Brain organoid research warrants intense scrutiny
Just because brain organoids are still in their infancy, does not mean that discussions surrounding their regulation are premature. Rather, this should be an opportunity for comprehensive and careful planning. Stanford law professor Hank Greely has pointed out that brain organoids do not fall into any one category of biomedical regulation but represent more of a grey area. As such, policy makers, scientists and bioethicists must come together to create new research ethics regulations or adjust current procedures in place. Furthermore, we must also establish what exactly prompts concern about these brain organoids. Bioethicists Julian Koplin and Julian Savulescu explain that although public discussions of brain organoids are fraught with fears and questions of potential organoid sentience, traditional animal models that are currently used are sentient and there are well established regulations in place for their use. If sentience is not the main source of ethical concern, what is driving our apprehension and unease with regard to brain organoids? Instead, it is the narrow possibility that these brain organoids could become so advanced that they develop consciousness or a sense of self, making them just as much of a person as you and I.
Similar controversies have arisen in biomedical research and the moral status of embryos, stem cells and other human tissues has long been debated. Considerations from prior debates on related biomedical research can be used as guidelines as we navigate the ethical and policy issues. In Canada, for many years, research involving human embryonic stem cells and their transplantation into animals was subject not only to standard research and animal ethics reviews, but also had to undergo an additional review by a special stem cell research oversight committee. In the light of this practice, it may be reasonable to adopt heightened ethics oversight on experimentation with human brain organoids to address grey areas until appropriate research ethics procedures are in place. Furthermore, the notion of consent is of utmost importance in biomedical research. Currently, consent for research is required when obtaining human stem cells from donors, as well as when using other donated cell types to generate hiPSCs. Given the potential controversies arising from organoid research, Greely has posed the question of whether organoid specific research would have to be explicitly stated in consent forms or whether it would fall under the realm of “general research use”. It is important to address this concern since donors of human tissues often make decisions for donations based on their ethical principles. For instance, prominent brain organoid researcher Alysson Muotri has found that when told their cells might be used for brain organoid research, some prospective donors decided to opt out from participation in the study.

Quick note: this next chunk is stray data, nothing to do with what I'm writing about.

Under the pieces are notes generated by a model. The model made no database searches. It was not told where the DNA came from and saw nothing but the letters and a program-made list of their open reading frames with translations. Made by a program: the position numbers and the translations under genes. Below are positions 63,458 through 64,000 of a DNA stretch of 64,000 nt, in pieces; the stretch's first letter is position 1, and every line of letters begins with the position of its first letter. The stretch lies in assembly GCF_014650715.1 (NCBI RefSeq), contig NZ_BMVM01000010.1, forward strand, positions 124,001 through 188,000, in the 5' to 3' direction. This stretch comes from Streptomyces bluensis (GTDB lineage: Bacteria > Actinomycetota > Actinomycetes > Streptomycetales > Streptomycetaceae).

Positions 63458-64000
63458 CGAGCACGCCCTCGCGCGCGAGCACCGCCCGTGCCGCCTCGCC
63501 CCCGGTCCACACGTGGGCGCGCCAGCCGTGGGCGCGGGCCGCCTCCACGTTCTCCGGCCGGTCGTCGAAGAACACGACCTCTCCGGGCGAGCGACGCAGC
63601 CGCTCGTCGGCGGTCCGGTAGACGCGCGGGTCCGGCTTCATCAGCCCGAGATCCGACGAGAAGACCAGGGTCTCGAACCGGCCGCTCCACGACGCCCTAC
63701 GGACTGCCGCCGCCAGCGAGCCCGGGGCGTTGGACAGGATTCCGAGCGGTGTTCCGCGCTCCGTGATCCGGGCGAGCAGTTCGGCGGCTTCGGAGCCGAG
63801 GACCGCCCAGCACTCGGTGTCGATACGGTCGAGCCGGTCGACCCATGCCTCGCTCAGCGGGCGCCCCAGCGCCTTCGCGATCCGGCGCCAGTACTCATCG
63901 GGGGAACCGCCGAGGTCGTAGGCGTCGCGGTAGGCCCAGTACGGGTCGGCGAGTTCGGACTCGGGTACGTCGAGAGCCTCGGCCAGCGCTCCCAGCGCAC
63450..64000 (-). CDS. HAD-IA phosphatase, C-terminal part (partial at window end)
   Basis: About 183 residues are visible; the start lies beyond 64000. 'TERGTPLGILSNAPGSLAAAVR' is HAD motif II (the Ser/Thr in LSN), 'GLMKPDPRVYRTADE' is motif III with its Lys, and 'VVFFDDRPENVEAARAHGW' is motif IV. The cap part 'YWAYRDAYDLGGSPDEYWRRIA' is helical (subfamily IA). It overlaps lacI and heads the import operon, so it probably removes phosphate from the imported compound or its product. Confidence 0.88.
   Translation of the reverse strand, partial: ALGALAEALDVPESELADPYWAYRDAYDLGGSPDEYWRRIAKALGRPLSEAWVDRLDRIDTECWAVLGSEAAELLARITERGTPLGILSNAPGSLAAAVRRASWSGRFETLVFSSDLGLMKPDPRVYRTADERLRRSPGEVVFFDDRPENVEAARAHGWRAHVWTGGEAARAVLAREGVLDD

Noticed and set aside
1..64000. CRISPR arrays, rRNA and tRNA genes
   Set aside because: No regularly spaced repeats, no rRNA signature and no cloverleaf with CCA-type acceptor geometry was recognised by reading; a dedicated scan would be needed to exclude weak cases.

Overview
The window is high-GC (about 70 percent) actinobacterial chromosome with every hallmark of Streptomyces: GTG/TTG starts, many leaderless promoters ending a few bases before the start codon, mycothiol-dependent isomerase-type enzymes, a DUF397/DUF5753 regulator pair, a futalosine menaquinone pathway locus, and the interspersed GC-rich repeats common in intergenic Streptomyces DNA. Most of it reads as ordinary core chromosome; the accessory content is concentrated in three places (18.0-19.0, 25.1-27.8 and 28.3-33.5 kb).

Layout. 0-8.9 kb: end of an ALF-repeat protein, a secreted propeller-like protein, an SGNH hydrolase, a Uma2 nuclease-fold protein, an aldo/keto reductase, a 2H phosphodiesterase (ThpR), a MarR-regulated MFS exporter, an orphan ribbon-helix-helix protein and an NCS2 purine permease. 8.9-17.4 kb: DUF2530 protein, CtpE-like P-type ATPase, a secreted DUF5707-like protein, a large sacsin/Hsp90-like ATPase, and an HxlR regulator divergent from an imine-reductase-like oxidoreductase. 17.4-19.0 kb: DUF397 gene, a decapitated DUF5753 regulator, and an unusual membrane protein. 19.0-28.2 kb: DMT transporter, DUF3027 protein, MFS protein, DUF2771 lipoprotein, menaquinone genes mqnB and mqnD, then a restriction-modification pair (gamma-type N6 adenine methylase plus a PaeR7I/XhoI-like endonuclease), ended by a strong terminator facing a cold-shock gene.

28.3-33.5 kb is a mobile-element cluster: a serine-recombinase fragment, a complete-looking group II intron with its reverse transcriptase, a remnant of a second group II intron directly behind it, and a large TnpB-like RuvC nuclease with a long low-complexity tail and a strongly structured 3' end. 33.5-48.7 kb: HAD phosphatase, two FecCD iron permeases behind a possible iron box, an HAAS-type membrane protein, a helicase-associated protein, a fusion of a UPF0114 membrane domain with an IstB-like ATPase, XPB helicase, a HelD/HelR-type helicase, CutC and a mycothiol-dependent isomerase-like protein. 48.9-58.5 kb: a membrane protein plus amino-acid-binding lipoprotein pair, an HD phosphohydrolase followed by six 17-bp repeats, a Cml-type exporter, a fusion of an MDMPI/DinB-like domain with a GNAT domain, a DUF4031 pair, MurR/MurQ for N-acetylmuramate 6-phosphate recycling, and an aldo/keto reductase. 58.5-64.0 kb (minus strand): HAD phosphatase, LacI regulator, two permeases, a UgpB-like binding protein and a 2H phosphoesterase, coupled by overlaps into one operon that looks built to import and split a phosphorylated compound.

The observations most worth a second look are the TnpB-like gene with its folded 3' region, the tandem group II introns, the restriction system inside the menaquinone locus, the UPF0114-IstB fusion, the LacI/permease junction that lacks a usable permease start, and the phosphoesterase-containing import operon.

New committees and measures have been assembled or suggested to navigate the complex ethical landscape of organoid research. The National Institutes of Health (NIH) in the United States implemented the Brainstorm Project, where scientists and ethicists meet to discuss moral issues and important future studies in organoid research. Computer programs that can detect perceptions or awareness have been proposed to ensure no moral boundaries are crossed with the brain organoids generated. However, with the latter, we cannot be naive and simply hope nothing problematic will occur. What happens if an organism created in the lab does become aware or perceptive? Clear protocols and procedures must be in place in the event that a situation like this was to occur. More importantly, however, rather than waiting and assessing situations as they come, committees should be applying the precautionary principle and direct their efforts towards establishing the limits of research in this field with the goal of preventing a situation like this from ever occurring in the first place.
Why we should proceed with caution
Hindsight is always 20/20 but it should not take a scientific mishap or an ethics violation to prompt action. The remarkable power of CRISPR, the gene editing technology, was well understood within the scientific community and the ethical lines that could be crossed with its use were clear. Unlike brain organoids, the relative ease and advancement of this technology meant that its misuse was not a question of if, but when. Accordingly, in December 2018 Chinese geneticist Dr. He Jiankui announced that he had used CRISPR technology to edit the genomes of two embryos prior to their birth in order to confer resistance to HIV. The experiments were met with severe criticism from the scientific community and deemed to have crossed a moral boundary. It was only in response to this controversy that defined regulations and ethics committees were put into place by the World Health Organization and other countries that didn't have strict regulations in place. Although this hopefully prevents future ethical violations, the genetic alterations performed cannot be undone and it is remains to be seen if they have done more good than harm to the two babies. This unethical experiment could have been prevented with early and collective action of scientists, bioethicists, and policymakers.
It is clear that brain organoids offer an unprecedented ability for scientists to study the human brain and understand the mechanisms of neurodegenerative diseases. With any great discovery, comes a duty to be proactive and aware of the power that comes with it. Yet, research and advances in brain organoids are in full swing. Discussion of brain organoid use and appropriate regulation must be prioritized, so that we can realize the potential of brain organoid research in a responsible and ethical way.